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Discriminate warfare: the military necessity - humanity dialectic of international humanitarian law

Schmitt, M. (2012) Discriminate warfare: the military necessity - humanity dialectic of international humanitarian law. In: Lovell, D. and Primoratz, I. (eds.) Protecting Civilians During Violent Conflict. Routledge, London, UK, pp. 85-102. ISBN 9781409431251

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To link to this item DOI: 10.4324/9781315602660

Abstract/Summary

This chapter examines the application of the definition of a refugee to people fleeing from civil wars or internal armed conflicts or violence. It deals with the role and scope of complementary protection, that is, protection that falls outside the Refugee Convention for victims of violence that is generalized or indiscriminate. The meaning of the term indiscriminate in the two areas of law includes international humanitarian law and refugee and asylum law. The chapter discusses the question of exclusion from refugee status of participants in outlawed forms of armed conflict and what consequences might follow from exclusion. Armed conflicts present refugee-receiving states with ethical dilemmas. If one is true to their values then they will pursue prosecution and other justice mechanisms over return to a place of persecution. This is true in a situation such as Sri Lanka where return of those offenders who are also witnesses to violations of human rights abuses by the Sri Lankan Government.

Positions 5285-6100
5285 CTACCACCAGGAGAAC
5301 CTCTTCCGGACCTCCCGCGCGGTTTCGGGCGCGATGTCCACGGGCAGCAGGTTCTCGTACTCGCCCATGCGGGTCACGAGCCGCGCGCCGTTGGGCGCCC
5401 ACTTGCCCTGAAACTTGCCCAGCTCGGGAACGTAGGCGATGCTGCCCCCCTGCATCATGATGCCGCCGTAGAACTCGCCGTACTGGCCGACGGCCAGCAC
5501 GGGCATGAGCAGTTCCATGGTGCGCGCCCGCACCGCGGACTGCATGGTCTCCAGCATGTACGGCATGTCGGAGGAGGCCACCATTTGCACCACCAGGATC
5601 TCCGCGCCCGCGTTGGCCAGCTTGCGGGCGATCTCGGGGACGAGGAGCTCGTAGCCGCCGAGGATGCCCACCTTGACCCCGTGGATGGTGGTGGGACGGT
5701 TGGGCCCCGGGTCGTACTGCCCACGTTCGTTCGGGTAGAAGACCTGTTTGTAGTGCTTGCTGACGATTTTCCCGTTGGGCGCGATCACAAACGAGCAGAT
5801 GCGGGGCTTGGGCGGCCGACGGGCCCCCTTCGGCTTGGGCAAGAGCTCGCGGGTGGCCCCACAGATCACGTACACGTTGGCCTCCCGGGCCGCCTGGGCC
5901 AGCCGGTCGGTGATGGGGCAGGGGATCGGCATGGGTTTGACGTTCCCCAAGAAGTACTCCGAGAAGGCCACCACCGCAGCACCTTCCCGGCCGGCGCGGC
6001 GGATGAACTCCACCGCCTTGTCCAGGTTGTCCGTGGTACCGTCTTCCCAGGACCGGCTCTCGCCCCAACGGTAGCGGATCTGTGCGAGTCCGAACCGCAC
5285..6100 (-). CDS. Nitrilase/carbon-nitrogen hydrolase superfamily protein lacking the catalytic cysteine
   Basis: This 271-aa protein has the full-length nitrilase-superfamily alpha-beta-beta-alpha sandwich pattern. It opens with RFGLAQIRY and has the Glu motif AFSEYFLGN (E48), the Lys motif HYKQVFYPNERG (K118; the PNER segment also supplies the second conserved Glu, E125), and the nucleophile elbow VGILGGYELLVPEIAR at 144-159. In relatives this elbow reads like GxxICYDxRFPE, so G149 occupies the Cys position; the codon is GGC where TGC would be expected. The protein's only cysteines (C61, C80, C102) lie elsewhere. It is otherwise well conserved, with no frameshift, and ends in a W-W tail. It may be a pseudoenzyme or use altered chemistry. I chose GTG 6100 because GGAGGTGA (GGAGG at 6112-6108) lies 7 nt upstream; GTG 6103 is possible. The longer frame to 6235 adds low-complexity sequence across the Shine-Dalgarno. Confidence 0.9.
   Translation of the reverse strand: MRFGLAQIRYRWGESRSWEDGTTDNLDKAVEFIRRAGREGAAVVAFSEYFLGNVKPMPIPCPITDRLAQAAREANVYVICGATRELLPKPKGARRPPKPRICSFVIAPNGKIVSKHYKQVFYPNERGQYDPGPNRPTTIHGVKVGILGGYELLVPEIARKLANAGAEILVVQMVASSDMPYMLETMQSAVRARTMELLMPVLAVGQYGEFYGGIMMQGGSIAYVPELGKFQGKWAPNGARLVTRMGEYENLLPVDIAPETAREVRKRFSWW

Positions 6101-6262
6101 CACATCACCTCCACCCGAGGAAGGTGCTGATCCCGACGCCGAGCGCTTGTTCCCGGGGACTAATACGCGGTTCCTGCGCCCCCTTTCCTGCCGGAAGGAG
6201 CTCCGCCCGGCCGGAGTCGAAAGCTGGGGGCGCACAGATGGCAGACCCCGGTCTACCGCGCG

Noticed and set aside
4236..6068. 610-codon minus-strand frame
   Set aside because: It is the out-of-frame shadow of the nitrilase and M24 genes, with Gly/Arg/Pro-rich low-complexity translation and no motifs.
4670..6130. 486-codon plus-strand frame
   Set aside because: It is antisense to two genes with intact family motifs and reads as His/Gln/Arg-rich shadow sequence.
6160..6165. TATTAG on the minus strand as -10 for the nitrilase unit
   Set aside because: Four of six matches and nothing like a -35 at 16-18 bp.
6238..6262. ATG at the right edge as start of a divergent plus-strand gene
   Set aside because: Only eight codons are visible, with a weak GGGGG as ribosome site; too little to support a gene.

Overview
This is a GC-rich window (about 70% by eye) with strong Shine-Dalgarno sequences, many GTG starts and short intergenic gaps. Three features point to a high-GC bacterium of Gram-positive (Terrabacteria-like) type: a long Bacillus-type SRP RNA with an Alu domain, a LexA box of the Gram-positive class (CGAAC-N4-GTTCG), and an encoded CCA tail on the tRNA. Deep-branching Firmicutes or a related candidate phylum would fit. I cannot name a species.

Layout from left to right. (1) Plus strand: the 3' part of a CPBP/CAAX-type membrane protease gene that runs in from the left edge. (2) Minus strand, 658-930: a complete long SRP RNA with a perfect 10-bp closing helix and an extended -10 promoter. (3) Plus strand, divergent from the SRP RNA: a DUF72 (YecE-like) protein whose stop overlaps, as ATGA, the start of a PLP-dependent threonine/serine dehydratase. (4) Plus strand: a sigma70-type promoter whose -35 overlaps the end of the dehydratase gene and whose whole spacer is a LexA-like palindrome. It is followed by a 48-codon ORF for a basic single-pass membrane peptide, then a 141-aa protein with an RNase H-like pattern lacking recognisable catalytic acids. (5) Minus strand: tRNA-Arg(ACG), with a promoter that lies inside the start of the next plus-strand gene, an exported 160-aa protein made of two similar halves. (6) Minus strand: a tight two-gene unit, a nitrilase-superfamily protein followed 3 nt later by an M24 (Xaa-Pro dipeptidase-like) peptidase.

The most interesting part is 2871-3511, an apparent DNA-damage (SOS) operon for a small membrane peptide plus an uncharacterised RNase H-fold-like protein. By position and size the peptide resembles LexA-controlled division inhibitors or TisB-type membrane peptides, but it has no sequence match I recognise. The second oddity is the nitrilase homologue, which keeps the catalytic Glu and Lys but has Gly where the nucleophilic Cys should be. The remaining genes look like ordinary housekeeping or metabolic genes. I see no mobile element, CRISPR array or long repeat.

Item Type:Book or Report Section
Refereed:Yes
Divisions:No Reading authors. Back catalogue items
Faculty of Arts, Humanities and Social Science > School of Law
ID Code:89872
Publisher:Routledge

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